Born and raised on the far east corner of my home state of Kansas, I grew up knowing little about what was west of Topeka - the capital city where I explored only very little on a class field trip or two. For years I’d made it a goal to see more; I’d also find everyday excuses for it to not happen. But I’d had my eye on a on a small city near the central part of the state whose storybook feel I just couldn’t forget - Lindsborg, KS, or known to many as Little Sweden USA.
I’d spent a fair amount of time obsessing over its eccentricities: brightly colored dollhouse-like homes, yearly festivals celebrating the Swedish culture of its people who settled there so many years before and a quirky downtown lined with vibrant Dala horses - a symbol of hospitality among the Swedes. Soon enough, I knew I had to set off on an adventure to Little Sweden of my very own.
I’d been in Salina for a short work trip, and still had some time to spare before the Midwest November sky turned from blue to black. I thought I’d maybe pull over to a scenic spot on I-70 on my drive home, which probably would have held its own magic, but after my search for suggestions I’d come to the realization I was just 30 minutes outside of the fairytale town I’d fantasized over again and again.
Excitedly, I began my Google searches for the spots Lindsborg lovers before me considered to be “can’t miss.” The Dalas were on the forefront of my mind, as they’re truly a mascot of the kitschy Little Sweden. To my surprise, and perhaps I am showing my lack of knowledge of the state’s historical landmarks, there is a castle just a few miles outside of Lindsborg. You read that right - there is a castle overlooking the fairytale town.
I made my way up the windy, unpaved road to Coronado Heights Park, named after Francisco Vasquez de Coronado. The castle, which sits on top of the hill with all the regality of a king on his throne, was built in 1936 to honor the legend its relation to Coronado. The conquistador allegedly landed in central Kansas in search of the Native American Tribe of Quivira. He was told here “trees hung with golden bells and … pots and pans were beaten with gold.” Though Coronado never found his gold, the landmark has been visited by many who admire his adventurous spirit.
It was a weekday afternoon, so I found the top of the park to be eerily still. Still in a state of wonder of what lie ahead of me, I hesitantly stepped foot into the giant stone shelter. Inside of the structure felt cave like, and with the only light being what crept in through small windows I prepared myself to see the ghost of Francisco Vasquez de Coronado himself. As I made my way up, I noticed the light from the sun illuminating my pathway more and more. The chills returned as I took my first onto the roof of the castle. A clear sky and a Kansas prairie as far as the eye could see. Yes, my first time viewing the Mediterranean Sea was breathtaking, but this view seemed to look back at me, with warm reassurance I’d made made the right choice driving those extra miles out of the way.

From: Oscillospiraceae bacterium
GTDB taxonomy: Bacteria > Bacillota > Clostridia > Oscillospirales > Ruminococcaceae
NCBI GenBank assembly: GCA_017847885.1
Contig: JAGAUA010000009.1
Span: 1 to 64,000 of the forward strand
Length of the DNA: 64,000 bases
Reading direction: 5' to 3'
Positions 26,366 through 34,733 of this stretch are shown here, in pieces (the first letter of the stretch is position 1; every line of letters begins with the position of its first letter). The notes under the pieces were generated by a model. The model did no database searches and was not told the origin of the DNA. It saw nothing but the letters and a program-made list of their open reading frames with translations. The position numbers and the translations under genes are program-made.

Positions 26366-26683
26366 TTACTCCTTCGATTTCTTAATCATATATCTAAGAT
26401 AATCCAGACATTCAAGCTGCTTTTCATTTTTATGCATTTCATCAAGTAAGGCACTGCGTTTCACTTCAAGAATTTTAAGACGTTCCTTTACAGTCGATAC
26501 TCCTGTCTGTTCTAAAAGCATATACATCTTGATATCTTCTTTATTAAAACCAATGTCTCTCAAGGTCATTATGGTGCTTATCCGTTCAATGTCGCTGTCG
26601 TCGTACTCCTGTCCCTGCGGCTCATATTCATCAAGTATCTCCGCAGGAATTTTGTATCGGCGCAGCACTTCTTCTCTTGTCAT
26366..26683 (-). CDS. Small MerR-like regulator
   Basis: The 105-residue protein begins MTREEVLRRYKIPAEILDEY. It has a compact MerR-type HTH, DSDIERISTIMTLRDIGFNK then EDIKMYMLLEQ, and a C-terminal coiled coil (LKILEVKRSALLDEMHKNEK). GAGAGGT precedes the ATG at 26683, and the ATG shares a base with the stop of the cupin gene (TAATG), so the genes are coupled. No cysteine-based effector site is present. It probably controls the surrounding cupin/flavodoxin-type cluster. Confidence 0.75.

I knew the sun would go down early that day, and I had a lot more adventuring to do. I found my way into downtown Lindsborg, which was even more charming than photos were able to capture. The Dalas were as vivid as imagined, and the playful architecture certainly reflected the town’s Swedish influence.
I stopped in at Hemslojd Swedish Gifts, another top spot for any Lindsborg first-timer. Filled with local and imported gifts, treats and trinkets, I gathered the sense this wasn’t your granny’s gift shop, although she’d probably love to linger around too. The woman working the counter was as warm and inviting as the town itself. She showed me the corner dedicated to Dalas of all sizes, which came directly from the Swedish province of Dalecarlin where the symbolic wooden horse originated. Upon a closer look I observed the Dalas, each thoughtfully hand-painted with detailed design. If the authentic Dalas are out of your budget, you can also purchase some made in-house. I knew I needed to take one home, and was even granted with the wonderful surprise an artist would paint my name on my souvenir right there. Ginger snap cookies straight from Sweden were the treat to sample for the day, I made sure to grab some of those along with chocolate covered Lingonberries - I knew I’d need snacks for the road trip home, of course.
I left the shop so pleased, and excited to tour the rest of downtown. More boutiques and small local restaurants, a combination that immediately had me planning a trip back. The street was quiet, being a Thursday afternoon in November and all, except for the sound of a Swedish children’s choir, which almost seemed like it was coming from the sky. I stumbled upon a giant pink and turquoise dollhouse, which I later learned is the Rosberg Bed & Breakfast, an obvious lodging choice for anyone looking for the authentic Lindsborg experience. Walking back to my car I found a playhouse showcasing an advertisement for a local production of Beauty and the Beast from the summer before. Being one of my own favorite childhood stories, I couldn’t help but see that as a wink from fairytale Lindsborg.
I drove home that evening with an overwhelming feeling of satisfaction, accomplishment and peace. With the Kansas sunset illuminating my surroundings with hues of gold, pink and purple, it was the perfect ending of a day discovering the magical adventures that can be had right here in my homes state, no going over the rainbow required.